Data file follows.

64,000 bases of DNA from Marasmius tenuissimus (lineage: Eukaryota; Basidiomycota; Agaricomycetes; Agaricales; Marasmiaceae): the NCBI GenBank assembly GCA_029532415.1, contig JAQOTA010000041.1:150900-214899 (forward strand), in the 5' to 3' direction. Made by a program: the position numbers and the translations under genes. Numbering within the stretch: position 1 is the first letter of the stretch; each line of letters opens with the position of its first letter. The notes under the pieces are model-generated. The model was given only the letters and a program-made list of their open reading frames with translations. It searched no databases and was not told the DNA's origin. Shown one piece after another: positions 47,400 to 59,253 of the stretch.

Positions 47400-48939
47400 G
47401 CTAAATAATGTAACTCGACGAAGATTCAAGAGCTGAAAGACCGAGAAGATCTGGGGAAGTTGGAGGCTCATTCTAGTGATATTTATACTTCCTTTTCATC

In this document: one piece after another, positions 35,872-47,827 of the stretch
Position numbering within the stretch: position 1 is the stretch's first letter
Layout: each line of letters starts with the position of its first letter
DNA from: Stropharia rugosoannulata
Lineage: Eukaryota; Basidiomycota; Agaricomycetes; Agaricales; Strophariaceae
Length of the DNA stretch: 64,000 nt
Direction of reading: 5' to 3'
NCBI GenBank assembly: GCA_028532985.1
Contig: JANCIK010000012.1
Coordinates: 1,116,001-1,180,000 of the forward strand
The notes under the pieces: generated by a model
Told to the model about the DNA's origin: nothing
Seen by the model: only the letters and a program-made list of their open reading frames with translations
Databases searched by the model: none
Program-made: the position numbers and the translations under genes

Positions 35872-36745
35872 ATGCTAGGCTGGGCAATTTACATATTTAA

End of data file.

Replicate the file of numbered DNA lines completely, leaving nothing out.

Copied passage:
64,000 bases of DNA from Marasmius tenuissimus (lineage: Eukaryota; Basidiomycota; Agaricomycetes; Agaricales; Marasmiaceae): the NCBI GenBank assembly GCA_029532415.1, contig JAQOTA010000041.1:150900-214899 (forward strand), in the 5' to 3' direction. Made by a program: the position numbers and the translations under genes. Numbering within the stretch: position 1 is the first letter of the stretch; each line of letters opens with the position of its first letter. The notes under the pieces are model-generated. The model was given only the letters and a program-made list of their open reading frames with translations. It searched no databases and was not told the DNA's origin. Shown one piece after another: positions 47,400 to 59,253 of the stretch.

Positions 47400-48939
47400 G
47401 CTAAATAATGTAACTCGACGAAGATTCAAGAGCTGAAAGACCGAGAAGATCTGGGGAAGTTGGAGGCTCATTCTAGTGATATTTATACTTCCTTTTCATC

In this document: one piece after another, positions 35,872-47,827 of the stretch
Position numbering within the stretch: position 1 is the stretch's first letter
Layout: each line of letters starts with the position of its first letter
DNA from: Stropharia rugosoannulata
Lineage: Eukaryota; Basidiomycota; Agaricomycetes; Agaricales; Strophariaceae
Length of the DNA stretch: 64,000 nt
Direction of reading: 5' to 3'
NCBI GenBank assembly: GCA_028532985.1
Contig: JANCIK010000012.1
Coordinates: 1,116,001-1,180,000 of the forward strand
The notes under the pieces: generated by a model
Told to the model about the DNA's origin: nothing
Seen by the model: only the letters and a program-made list of their open reading frames with translations
Databases searched by the model: none
Program-made: the position numbers and the translations under genes

Positions 35872-36745
35872 ATGCTAGGCTGGGCAATTTACATATTTAA